Howell only had a trophy from the Michelob Championship, a tournament that now exists on the LPGA Tour.
'He probably wondered what was wrong with me because I just sat there bit a mesmerized,' Howell said. 'Here you have it. You've got all four majors sitting right there.'
While the Nissan Open won't be mistaken for a claret jug, it felt like a major to Howell.
After going 4 1/2 years and 127 starts on the PGA TOUR without winning, Howell ended his drought with a playoff victory Sunday at Riviera that was surprising on two fronts -- the late fade by Phil Mickelson, and the clutch putts made by Howell.
Howell couldn't wait another day.
He was labeled a future star when he won the NCAA title at Oklahoma State in 2000, captured his first PGA TOUR event two years later at Kingsmill and made the Presidents Cup team the following year.
But something always kept him from winning. There were nine runner-up finishes since his only trophy, including two of them this year. His poor chip on the 18th hole in Honolulu cost him a chance, and he was beaten by Woods down the coast at Torrey Pines three weeks ago.
Howell was reminded of his shortcomings at every turn in the playoff, but he erased those memories by making the clutch putts, the big chip and the key pars.
When he tapped in the 3-footer to win, he closed his eyes and tilted his head to the skies, hugging caddie Jimmie Johnson. His voice cracked when asked to go over his emotions, and when he mentioned the support he got from his father, along with swing coach David Leadbetter and his staff.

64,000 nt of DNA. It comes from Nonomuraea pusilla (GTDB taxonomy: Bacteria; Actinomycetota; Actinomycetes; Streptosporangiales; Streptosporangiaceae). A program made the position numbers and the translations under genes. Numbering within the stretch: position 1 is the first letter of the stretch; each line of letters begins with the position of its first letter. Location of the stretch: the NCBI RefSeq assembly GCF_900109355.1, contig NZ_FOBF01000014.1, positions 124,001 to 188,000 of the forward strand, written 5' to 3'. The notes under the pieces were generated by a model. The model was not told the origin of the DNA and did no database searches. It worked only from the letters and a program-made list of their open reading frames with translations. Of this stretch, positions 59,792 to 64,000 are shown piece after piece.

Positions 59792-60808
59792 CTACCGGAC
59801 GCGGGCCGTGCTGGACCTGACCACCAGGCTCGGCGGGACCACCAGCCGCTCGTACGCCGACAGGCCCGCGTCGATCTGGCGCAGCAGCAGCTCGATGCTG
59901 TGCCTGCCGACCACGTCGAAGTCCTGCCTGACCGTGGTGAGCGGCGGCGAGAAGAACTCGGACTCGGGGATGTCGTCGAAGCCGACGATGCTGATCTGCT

'They never thought anything I was doing wasn't eventually going to pay off,' Howell said. 'It was never a point where we thought, 'This is no good, you've lost it,' or anything like that. This game can beat you up pretty good, and you see a lot of guys who never recover. I've got great people around me to help get me out of that.'
Now he back book a trip home to Augusta, Ga.
Howell's first goal at the start of the year was to get into the top 50 in the world ranking by the end of March to qualify for the Masters. Having ended last year at No. 82, his victory moved him up to No. 16, essentially securing a tee time at his favorite course.
He also hoisted another trophy, which was more important.
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